The latest unfunded mandate to come from Albany involves the grading of teachers beginning in June 2012. Under the state’s new Common Core Standards, an ambitious set of requirements designed to ensure that students are college- and career-ready, teachers will now be graded as part of their Annual Professional Performance Review (APPR).
Elwood Chief Information Officer Tracey Benfante explained the new grading system at the Oct. 6 Board of Ed meeting. Twenty percent of the grade will be based on student growth on state assessments or other comparable measures; another twenty percent on locally selected tests; and the remaining sixty percent on multiple criteria such as observations and other local measures to be determined within the district.
Teachers will receive an overall composite grade of Ineffective, Developing, Effective, or Highly Effective.
The ambitious program comes with a price tag. Districts will get to choose from a list of localized tests, for instance, but will have to pay for them. Every minute spent teaching in classrooms will now have to be tracked. Benfante said that task will require an enormous amount of data management by staff who will also have to accurately track those minutes when a child is pulled out of a classroom for such things as a music lesson or AIS services.
Contacted after the meeting, Benfante confirmed that the teacher report cards coming out in June are just for English Language Arts and Math assessments and for those teachers in grades 4-8. The grades will be sent electronically to the district but Benfante isn’t sure if they will be made public.
Still unclear is how teachers in subjects such as physical education or home and career would be graded in the absence of state assessment tests.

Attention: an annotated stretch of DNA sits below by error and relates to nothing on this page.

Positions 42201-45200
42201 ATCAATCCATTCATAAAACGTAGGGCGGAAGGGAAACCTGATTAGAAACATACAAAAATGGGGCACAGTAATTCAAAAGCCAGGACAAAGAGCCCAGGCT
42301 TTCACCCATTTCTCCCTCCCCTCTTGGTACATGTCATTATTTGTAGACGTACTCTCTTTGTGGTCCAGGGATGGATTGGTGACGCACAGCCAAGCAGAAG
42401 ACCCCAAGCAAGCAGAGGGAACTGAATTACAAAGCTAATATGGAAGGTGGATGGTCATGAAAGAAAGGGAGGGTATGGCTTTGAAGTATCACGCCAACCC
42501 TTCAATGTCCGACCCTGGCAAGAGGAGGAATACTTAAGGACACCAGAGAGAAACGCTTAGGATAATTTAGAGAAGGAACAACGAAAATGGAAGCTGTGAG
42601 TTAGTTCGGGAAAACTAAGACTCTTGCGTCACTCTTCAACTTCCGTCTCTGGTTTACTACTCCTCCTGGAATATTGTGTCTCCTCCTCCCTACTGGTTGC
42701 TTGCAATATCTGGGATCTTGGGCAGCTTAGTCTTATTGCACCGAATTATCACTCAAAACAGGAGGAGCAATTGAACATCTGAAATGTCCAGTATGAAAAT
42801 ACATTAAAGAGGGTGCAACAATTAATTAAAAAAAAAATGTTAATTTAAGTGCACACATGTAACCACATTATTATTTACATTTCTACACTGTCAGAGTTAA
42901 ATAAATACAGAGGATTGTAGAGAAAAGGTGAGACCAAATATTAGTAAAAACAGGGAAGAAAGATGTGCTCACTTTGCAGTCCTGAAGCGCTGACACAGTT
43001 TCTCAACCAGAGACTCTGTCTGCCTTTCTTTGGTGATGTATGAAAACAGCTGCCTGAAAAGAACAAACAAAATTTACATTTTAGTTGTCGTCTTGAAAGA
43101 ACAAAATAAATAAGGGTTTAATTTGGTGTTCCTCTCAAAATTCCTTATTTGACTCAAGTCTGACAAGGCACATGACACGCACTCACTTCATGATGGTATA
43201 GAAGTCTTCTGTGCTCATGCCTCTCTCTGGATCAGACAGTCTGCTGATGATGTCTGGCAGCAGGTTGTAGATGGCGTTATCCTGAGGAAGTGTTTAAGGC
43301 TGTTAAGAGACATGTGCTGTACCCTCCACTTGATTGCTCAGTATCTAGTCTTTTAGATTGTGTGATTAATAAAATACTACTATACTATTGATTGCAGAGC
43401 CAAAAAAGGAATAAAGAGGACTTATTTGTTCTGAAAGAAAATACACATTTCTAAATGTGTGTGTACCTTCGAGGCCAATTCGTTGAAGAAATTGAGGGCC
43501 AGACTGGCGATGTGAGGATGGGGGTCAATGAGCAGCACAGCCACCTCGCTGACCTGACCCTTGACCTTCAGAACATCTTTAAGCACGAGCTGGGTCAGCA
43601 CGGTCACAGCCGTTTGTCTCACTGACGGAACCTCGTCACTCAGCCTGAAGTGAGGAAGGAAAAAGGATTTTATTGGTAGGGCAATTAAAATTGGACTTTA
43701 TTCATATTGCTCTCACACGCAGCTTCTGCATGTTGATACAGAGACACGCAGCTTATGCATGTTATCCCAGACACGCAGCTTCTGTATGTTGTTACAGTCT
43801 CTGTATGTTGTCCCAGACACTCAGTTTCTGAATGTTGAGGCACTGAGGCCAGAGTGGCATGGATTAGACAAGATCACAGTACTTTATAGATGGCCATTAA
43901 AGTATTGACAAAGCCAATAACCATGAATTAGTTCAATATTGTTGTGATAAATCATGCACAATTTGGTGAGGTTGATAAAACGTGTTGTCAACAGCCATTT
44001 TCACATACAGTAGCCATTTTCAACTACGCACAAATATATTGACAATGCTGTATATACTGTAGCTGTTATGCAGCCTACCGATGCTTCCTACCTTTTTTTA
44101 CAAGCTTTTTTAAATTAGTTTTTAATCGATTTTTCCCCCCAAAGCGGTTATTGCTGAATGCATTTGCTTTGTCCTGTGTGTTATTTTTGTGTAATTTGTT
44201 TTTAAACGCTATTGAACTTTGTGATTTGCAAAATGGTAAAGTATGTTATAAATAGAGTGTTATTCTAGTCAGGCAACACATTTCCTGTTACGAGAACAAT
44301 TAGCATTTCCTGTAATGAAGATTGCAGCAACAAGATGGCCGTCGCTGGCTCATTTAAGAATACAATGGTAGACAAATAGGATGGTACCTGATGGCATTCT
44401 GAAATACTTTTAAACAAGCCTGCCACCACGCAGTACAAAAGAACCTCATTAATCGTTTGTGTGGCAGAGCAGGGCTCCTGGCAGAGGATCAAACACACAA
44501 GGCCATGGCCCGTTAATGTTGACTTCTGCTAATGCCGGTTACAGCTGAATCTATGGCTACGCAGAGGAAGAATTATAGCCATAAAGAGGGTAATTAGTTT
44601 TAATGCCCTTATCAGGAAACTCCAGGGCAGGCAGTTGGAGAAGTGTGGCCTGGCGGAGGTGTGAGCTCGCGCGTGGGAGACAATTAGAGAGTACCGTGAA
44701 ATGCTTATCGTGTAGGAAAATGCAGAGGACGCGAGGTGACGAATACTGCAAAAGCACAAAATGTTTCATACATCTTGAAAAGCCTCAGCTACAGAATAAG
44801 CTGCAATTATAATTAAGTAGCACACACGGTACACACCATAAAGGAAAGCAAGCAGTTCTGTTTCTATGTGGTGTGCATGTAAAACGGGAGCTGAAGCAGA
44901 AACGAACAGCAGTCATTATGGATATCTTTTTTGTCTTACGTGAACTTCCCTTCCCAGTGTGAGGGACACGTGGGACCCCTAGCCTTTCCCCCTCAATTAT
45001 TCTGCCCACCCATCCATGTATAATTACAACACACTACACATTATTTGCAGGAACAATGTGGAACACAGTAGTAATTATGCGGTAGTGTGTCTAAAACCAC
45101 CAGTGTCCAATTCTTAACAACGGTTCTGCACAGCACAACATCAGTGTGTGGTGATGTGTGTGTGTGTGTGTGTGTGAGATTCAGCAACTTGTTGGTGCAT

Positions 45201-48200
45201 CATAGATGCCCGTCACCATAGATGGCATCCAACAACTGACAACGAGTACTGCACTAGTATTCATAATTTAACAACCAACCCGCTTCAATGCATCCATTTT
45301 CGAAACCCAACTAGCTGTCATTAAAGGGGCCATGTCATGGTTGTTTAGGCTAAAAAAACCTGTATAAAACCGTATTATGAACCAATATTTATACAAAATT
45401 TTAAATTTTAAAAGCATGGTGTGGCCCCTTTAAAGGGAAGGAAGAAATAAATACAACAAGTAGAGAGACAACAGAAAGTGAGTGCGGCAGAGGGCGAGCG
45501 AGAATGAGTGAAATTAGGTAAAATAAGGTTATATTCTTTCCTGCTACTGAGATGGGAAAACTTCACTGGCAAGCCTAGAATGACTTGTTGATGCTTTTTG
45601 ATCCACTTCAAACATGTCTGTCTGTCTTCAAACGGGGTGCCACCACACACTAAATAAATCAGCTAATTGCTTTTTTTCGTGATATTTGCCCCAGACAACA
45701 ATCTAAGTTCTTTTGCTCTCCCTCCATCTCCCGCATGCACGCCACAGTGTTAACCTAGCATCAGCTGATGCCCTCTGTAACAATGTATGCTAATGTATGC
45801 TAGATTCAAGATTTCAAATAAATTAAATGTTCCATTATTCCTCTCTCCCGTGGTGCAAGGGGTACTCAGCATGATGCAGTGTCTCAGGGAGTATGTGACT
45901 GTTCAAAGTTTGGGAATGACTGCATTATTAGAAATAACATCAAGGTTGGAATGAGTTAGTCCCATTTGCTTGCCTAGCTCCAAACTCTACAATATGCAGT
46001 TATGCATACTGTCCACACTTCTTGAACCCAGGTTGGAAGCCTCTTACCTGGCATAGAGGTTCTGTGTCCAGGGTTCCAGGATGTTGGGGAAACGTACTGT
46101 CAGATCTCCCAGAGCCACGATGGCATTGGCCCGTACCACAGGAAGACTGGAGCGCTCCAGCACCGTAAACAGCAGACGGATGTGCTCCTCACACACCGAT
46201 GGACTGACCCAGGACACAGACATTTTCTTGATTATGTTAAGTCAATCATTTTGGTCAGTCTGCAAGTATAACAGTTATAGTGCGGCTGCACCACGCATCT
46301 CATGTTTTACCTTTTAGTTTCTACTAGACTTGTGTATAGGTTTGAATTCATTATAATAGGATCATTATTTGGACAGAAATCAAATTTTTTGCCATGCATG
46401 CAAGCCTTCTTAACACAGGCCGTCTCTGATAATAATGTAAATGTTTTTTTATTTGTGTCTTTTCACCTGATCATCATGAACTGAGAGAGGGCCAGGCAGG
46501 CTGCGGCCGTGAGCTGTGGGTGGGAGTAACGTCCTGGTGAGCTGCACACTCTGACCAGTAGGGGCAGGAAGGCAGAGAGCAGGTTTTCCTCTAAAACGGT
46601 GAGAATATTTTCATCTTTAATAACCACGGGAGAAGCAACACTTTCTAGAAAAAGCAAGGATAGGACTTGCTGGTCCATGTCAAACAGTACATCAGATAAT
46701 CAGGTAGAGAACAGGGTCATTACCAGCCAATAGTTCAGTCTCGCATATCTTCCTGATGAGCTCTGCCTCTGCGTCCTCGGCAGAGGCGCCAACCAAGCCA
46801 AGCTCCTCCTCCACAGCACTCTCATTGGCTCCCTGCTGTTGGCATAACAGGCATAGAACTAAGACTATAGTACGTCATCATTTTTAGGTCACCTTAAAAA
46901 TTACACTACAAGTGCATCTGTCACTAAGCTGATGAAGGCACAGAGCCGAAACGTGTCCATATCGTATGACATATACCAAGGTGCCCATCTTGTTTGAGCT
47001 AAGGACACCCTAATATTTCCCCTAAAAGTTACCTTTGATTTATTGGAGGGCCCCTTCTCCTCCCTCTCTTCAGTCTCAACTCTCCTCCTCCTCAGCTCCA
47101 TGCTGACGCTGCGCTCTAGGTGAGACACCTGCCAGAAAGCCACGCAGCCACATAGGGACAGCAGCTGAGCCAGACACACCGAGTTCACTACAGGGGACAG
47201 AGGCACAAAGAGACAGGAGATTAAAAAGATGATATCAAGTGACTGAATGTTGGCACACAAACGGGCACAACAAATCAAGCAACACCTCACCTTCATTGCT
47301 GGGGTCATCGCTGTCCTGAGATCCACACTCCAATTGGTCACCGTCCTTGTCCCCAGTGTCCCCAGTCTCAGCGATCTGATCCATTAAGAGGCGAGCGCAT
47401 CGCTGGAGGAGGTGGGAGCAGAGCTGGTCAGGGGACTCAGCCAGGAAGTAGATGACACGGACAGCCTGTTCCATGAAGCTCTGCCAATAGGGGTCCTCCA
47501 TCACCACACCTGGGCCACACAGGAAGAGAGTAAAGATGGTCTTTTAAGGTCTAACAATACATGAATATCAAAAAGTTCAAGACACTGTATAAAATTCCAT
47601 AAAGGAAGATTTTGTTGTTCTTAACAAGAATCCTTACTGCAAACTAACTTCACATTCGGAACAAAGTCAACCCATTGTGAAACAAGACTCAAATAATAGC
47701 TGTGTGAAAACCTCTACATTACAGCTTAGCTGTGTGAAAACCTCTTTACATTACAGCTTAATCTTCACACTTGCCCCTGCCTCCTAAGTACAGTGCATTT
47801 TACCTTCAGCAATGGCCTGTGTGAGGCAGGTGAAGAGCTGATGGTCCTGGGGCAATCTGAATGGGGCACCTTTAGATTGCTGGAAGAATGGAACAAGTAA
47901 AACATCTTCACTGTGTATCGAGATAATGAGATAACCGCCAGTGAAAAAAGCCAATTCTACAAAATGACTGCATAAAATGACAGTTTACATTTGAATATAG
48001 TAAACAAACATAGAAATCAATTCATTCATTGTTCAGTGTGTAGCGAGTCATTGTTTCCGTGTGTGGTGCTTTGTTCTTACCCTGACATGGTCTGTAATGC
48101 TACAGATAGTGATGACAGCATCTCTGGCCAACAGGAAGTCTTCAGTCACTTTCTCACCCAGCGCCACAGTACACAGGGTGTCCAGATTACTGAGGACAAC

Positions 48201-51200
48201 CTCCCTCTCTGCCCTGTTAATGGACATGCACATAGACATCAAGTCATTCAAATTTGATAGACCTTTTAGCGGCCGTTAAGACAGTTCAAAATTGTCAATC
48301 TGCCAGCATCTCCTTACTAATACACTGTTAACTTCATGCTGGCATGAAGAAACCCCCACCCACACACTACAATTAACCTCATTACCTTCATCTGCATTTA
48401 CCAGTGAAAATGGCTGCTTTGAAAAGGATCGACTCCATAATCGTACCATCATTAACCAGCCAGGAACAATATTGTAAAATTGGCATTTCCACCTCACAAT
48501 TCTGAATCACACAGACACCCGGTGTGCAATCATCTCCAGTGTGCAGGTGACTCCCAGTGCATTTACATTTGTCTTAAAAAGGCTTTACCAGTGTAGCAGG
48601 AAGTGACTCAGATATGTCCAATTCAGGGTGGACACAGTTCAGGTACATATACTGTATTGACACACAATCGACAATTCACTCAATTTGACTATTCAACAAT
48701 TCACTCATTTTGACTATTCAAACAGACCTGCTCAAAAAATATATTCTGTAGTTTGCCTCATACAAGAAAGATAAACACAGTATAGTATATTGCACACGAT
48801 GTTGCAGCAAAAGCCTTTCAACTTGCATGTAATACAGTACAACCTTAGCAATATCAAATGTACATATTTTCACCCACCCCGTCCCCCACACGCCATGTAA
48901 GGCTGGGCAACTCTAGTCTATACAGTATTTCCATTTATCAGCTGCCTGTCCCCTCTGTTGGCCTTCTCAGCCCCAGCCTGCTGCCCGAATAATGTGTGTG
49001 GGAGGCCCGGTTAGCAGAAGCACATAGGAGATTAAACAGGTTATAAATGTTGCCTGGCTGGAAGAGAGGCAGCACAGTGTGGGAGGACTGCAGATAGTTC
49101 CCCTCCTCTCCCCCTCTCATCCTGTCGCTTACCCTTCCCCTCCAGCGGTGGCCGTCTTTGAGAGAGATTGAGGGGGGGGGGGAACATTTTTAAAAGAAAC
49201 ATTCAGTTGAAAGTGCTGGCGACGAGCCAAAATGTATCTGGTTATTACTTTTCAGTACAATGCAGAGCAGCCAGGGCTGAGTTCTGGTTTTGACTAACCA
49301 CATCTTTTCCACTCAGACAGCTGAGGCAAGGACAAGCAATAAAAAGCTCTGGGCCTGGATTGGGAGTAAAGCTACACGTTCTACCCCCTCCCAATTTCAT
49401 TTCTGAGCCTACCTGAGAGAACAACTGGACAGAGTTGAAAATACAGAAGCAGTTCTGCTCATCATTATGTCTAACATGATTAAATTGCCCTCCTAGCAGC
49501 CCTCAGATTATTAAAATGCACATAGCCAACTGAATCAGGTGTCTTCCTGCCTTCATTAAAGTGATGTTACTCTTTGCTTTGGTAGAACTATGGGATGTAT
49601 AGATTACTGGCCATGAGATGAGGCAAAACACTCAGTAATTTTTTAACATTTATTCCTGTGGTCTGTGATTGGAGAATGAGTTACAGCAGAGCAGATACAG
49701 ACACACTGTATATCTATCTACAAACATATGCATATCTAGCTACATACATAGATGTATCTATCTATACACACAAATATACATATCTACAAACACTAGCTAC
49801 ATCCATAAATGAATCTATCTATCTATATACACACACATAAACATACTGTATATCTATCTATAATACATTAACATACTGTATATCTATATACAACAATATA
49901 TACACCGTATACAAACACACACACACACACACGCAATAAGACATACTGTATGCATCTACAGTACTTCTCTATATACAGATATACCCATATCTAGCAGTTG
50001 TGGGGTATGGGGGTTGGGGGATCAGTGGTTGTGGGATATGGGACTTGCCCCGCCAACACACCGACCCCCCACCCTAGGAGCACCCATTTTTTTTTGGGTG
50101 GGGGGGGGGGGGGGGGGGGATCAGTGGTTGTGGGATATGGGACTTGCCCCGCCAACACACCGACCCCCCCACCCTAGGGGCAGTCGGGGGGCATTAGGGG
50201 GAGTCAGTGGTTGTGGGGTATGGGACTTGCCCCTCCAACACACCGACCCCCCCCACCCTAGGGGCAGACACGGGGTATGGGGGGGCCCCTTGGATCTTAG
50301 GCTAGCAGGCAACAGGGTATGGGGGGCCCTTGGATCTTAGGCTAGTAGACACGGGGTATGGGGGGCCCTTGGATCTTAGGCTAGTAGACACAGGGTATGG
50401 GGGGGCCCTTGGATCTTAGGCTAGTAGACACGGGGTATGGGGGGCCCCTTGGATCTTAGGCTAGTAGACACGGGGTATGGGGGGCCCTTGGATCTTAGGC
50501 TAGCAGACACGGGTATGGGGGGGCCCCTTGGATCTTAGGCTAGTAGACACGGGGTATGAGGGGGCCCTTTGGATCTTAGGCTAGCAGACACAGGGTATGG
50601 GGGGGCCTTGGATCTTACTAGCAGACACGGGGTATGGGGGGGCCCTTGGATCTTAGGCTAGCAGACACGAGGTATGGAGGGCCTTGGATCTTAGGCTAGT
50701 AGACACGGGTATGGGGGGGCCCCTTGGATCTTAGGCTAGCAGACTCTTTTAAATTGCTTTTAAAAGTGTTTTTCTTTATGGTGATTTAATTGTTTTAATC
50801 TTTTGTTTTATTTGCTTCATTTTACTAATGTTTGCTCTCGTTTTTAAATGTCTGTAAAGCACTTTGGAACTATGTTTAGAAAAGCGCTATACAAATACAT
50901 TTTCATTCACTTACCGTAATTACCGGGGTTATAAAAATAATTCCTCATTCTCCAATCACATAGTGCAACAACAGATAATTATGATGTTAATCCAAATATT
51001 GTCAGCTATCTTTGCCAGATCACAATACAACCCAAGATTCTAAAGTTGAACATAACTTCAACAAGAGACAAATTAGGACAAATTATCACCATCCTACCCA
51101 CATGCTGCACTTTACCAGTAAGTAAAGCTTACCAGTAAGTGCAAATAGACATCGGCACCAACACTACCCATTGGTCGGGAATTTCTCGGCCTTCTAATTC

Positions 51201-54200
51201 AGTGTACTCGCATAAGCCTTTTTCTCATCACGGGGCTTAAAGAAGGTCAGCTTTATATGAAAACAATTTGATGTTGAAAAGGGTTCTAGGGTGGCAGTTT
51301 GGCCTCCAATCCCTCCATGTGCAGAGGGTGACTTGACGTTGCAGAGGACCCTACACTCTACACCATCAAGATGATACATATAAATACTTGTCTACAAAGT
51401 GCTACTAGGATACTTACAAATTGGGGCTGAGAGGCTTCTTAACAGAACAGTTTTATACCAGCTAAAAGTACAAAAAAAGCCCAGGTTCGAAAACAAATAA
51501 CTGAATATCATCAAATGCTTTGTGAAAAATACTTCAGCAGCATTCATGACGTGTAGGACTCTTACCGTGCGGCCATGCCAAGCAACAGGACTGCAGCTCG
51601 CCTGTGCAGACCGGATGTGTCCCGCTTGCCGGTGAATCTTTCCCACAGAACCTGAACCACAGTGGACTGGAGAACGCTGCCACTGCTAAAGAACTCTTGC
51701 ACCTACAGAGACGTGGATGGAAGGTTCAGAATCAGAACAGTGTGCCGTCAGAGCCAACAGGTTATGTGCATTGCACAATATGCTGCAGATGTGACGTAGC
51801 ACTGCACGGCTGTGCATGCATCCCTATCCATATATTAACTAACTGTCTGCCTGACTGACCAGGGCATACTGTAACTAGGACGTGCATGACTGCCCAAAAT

Superintendent Peter Scordo said the probationary process for teachers will also change. In the past, the district determined tenure but under the new system, probationary teachers would be graded under the same rules and guidelines as tenured teachers. Costs for professional development for underperforming teachers will also increase, and teachers who challenge their grade will be allowed to go to a mediator which could lead to a lengthier appeals process and additional legal costs.
Scordo said the district will be keeping a close eye on how students do on the state assessments in comparison to their classroom grade. Gone will be all the extra credit opportunities that some teachers give which can elevate a student’s grade. “We’re looking to do whatever we can to raise the bar to ensure that the delta (between the state test and the classroom grade) is small.”
Board members and residents at the meeting expressed disbelief and frustration at the sheer volume of detail involved in managing the data, as well as the added pressure that some students might feel in knowing that their performance could affect a teacher’s employment.
Parent Julie Badlato asked if the district could just say no to the new mandates, citing the additional costs and lack of clerical staff.
Saying he would check with legal counsel, Scordo remained resolute. “We’re going to do it, we’re going to do it well, and we’ll succeed.”